Plaintiff was born on November 2, 1926, is married and the father of three children. He completed the first seven grades in school and is able to read and write. His work history prior to 1958 has consisted almost entirely of activities in and around the coal mines of Southern West Virginia. His duties in this capacity have included loading and unloading coal trucks, picking slate, timbering, and operating shuttle cars and supply motors. In 1963 and 1964, with the aid of the West Virginia Rehabilitation Office, he undertook and successfully completed an eighteen hundred hour training course in barbering at the Huntington Barber College. In 1965, he was employed by Toler's Barber Shop in Branchland, West Virginia, and worked in this shop for approximately nine months. In June of 1966, he left the Toler Shop to accept employment as a barber with the Veterans Administration Hospital, Huntington, West Virginia. He was employed by this hospital from June 4, 1965 to January 15, 1966. He worked eight hours a day and during the first six months of this employment he missed only sixteen hours of work because of sickness. In the early months of 1966, he developed tuberculosis, requiring a period of treatment and convalescence at the Pinecrest Sanitarium, Beckley, West Virginia. He has not engaged in any work activity since his discharge from the Sanitarium.

The medical evidence of record in this proceeding is voluminous and in this review we shall confine our remarks to a summary of its more important features. Plaintiff's impairments prior to the expiration of his insured status in 1962 stem from a number of mine accidents which have resulted in injuries primarily affecting his back. He has apparently had at least three operations, the first in 1948 and the second and third in 1955. These operations involved the removal of herinated lumbar discs in the lower lumbar spine and a spinal fusion which was apparently not completely successful. As a result of the injuries and subsequent operations, he has at times experienced acute pain in the lumbosacral region radiating down through both legs, limiting considerably his ability to bend, stoop or lift. In addition to his spinal impairments, he suffers from a complete loss of vision in the left eye and a pulmonary condition diagnosed as asthma.

As can be seen from plaintiff's medical history, his impairments are of a serious nature, however, in rendering a decision in this case we must consider these findings, not in the abstract, but as they have affected plaintiff's ability to engage in substantial gainful activity. Thus, even though an enumeration of the medical findings might initially lead to the conclusion that impairments have been established of such proportions that engagement in work activity is highly unlikely, if in fact a claimant has engaged in employment which can reasonably be classified as "substantial gainful activity," he is thereby precluded by the definition of "disability" from obtaining benefits under the Act. Hanes v. Celebrezze, 337 F.2d 209 (4th Cir. 1964). In plaintiff's case, such conditions necessitate a consideration of his barbering activities from 1963 to 1966. The evidence establishes that between 1963 and 1966 plaintiff, both as a student and as a licensed barber, has spent many hours of work in this profession. This activity involved full eight-hour days and resulted in substantial monetary returns. According to the report from the Veterans Administration, absenteeism due to illness does not appear to have been substantial and from this it can be inferred that plaintiff was not precluded by his impairments from actually pursuing his chosen occupation. As the Fourth Circuit Court stated in the case of Hanes v. Celebrezze, supra, "the inference of ability to engage in substantial gainful activity is stronger where the job itself constitutes substantial gainful activity." Another decision of the Fourth Circuit Court, Simmons v. Celebrezze, 362 F.2d 753, 755 (4th Cir. 1966), concerning the persuasiveness of evidence with respect to the work activities of a claimant, seems particularly relevant for the purpose of reaching a decision in the present case. Judge Sobeloff, writing the opinion in that decision, states,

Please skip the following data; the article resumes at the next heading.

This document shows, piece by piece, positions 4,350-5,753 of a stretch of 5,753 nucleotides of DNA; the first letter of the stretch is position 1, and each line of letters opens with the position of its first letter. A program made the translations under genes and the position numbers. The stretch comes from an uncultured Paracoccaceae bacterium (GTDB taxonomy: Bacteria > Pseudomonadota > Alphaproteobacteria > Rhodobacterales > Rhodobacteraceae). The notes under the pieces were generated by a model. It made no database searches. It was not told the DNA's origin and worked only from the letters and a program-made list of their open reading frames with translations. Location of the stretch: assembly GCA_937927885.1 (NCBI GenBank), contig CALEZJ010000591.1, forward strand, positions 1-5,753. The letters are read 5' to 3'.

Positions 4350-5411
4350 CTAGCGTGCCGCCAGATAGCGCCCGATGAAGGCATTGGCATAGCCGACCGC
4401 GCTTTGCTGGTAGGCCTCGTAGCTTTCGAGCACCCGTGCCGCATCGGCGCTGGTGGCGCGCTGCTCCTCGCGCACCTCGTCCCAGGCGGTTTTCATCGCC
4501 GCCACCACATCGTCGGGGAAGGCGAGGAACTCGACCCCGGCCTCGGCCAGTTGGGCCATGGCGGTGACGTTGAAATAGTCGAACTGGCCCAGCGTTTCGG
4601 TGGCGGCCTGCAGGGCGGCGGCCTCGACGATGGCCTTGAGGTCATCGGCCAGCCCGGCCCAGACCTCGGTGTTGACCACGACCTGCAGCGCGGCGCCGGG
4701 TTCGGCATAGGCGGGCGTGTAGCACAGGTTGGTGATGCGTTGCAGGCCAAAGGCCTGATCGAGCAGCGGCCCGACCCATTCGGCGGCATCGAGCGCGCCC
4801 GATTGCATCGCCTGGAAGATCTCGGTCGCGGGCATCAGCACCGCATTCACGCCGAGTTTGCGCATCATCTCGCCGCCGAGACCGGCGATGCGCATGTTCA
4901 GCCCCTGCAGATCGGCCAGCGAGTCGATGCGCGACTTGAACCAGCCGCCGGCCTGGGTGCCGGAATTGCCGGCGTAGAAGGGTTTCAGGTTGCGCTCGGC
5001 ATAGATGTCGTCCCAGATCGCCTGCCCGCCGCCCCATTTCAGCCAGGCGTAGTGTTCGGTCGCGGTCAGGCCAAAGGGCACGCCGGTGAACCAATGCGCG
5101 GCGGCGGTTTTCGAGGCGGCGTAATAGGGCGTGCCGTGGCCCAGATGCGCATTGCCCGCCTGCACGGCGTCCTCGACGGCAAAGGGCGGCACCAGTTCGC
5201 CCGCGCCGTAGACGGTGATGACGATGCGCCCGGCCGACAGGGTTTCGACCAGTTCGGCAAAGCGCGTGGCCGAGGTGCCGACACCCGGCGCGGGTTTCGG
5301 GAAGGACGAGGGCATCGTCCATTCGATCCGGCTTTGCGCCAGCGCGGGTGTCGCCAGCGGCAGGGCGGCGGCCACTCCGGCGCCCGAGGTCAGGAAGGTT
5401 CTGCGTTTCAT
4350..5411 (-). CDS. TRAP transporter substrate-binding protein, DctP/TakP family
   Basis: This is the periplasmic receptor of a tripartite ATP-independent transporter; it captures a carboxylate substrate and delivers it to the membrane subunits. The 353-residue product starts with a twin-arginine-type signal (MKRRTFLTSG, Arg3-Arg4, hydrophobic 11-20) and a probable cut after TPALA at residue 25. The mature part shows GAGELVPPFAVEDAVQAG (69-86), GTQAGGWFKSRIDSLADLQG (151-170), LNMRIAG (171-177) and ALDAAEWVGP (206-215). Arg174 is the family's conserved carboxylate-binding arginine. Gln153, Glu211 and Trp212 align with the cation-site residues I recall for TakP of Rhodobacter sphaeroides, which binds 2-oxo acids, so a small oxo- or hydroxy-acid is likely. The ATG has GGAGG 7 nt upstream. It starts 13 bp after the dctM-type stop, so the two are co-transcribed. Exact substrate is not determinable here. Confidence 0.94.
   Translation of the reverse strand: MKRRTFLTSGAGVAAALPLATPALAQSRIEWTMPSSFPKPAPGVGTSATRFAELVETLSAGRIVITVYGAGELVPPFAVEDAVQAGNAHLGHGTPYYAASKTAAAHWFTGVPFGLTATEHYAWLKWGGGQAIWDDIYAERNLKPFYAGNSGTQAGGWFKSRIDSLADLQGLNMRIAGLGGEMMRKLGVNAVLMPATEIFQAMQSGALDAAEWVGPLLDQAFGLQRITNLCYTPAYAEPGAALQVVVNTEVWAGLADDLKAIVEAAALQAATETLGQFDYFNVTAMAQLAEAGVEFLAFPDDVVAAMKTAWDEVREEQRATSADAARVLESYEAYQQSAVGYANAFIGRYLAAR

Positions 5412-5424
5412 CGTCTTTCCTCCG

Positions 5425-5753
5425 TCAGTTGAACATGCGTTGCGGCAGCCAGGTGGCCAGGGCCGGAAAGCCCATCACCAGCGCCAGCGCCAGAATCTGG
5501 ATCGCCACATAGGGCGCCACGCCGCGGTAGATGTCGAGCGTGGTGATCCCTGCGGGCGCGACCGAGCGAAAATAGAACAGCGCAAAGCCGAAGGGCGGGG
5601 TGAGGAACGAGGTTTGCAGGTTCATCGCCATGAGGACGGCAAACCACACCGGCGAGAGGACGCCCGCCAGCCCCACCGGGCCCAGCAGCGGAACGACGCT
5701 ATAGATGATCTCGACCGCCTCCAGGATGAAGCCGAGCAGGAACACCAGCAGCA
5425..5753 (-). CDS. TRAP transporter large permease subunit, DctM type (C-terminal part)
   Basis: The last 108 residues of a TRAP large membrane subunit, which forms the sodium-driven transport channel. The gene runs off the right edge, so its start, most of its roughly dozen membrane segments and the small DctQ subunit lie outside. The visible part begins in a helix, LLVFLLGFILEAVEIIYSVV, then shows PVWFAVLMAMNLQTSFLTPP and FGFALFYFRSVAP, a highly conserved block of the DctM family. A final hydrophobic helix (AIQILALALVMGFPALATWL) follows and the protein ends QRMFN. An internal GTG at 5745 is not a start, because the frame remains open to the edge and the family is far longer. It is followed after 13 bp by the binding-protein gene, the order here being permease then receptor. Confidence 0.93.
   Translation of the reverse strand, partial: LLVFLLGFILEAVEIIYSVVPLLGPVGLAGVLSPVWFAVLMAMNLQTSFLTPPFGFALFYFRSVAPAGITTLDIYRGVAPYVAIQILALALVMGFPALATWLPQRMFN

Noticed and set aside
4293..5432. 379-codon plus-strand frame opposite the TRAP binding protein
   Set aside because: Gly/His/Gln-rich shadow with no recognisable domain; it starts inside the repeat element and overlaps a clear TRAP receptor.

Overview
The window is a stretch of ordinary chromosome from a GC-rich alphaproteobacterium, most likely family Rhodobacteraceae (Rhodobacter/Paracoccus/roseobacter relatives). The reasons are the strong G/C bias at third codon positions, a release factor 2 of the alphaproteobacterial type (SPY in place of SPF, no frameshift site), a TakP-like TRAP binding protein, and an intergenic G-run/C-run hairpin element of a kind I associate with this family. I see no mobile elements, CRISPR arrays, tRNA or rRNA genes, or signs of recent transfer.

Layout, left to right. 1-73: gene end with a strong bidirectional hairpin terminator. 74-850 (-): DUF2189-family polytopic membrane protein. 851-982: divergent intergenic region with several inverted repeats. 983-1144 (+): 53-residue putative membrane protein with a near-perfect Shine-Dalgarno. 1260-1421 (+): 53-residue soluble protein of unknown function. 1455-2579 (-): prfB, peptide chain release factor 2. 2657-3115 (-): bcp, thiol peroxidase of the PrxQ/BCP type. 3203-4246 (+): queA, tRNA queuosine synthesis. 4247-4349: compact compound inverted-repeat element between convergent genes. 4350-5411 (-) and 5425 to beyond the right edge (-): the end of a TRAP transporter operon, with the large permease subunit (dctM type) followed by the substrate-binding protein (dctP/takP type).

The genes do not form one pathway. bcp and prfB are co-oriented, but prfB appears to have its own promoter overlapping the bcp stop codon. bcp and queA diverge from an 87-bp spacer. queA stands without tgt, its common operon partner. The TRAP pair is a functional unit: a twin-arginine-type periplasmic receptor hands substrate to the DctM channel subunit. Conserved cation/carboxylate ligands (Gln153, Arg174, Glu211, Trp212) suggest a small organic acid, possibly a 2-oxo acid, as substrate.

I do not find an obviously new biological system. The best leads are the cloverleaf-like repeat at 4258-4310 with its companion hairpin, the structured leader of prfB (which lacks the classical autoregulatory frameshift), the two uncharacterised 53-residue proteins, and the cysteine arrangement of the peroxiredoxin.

"There is evidence that this claimant can engage and has engaged in a particular occupation. This concrete showing compels affirmance of the Secretary's conclusion that the claimant's disabilities are not of such severity as to prevent him from engaging in substantial gainful activity, despite the fact that a contrary conclusion may also be reasonable. The case is, therefore, quite different from those where the Secretary, in denying benefits, relies on abstractions based on the Department of Labor's `Dictionary of Occupational Titles' to support his determination that jobs are generally available to `average' persons of the claimant's general class."

This case is to be distinguished from those cases in which a claimant suffering from a particular disability attempts to engage in some work activity, but is prevented by that same disability from continuing to work. In these cases it can be fairly said that the impairment or impairments have prevented engagement in substantial gainful activity. In the present case, plaintiff's barbering activities were curtailed not because of the existence of the spinal condition, but as the direct result of the onset of a tubercular disease — a disease he contracted several years after the expiration of his insured status. Thus, considering all the medical evidence, the evidence concerning plaintiff's employment, as well as the testimony of the plaintiff, we cannot in good conscience say that the Secretary's finding with respect to the ability of the plaintiff to engage in substantial gainful activity during the critical period of his application is not supported by substantial evidence of record.

Accordingly, viewing the record as a whole, it is clear that a reasonable mind could very well have reached the same conclusion as did the Secretary — that the evidence failed to establish the claim asserted — and that being so, the defendant's motion for summary judgment must be granted.


1. Social Security Regulations, Section 404.957, provide in part as follows: "An initial or reconsidered determination of the Administration or a decision of a hearing examiner or of the Appeals Council which is otherwise final under paragraph 404.908, paragraph 404.916, paragraph 404.940, or paragraph 404.951 may be reopened: (a) Within 12 months from the date of the notice of the initial determination (see paragraph 404.907), to the party to such determination, or (b) After such 12-month period, but within 4 years after the date of the notice of the initial determination (see paragraph 404.907), to the party to such determination, upon a finding of good cause for reopening such determination or decision * * *."
2. The 1965 Social Security Amendments amended the definition of the term "disability" as found in 42 U.S.C.A. § 423 as follows: "(I)nability to engage in any substantial gainful activity by reason of any medically determinable physical or mental impairment which can be expected to * * * last for a continuous period of not less than 12 months * * *." Previously the physical or mental impairment had to "* * * be expected to result in death or to be of long-continued and indefinite duration."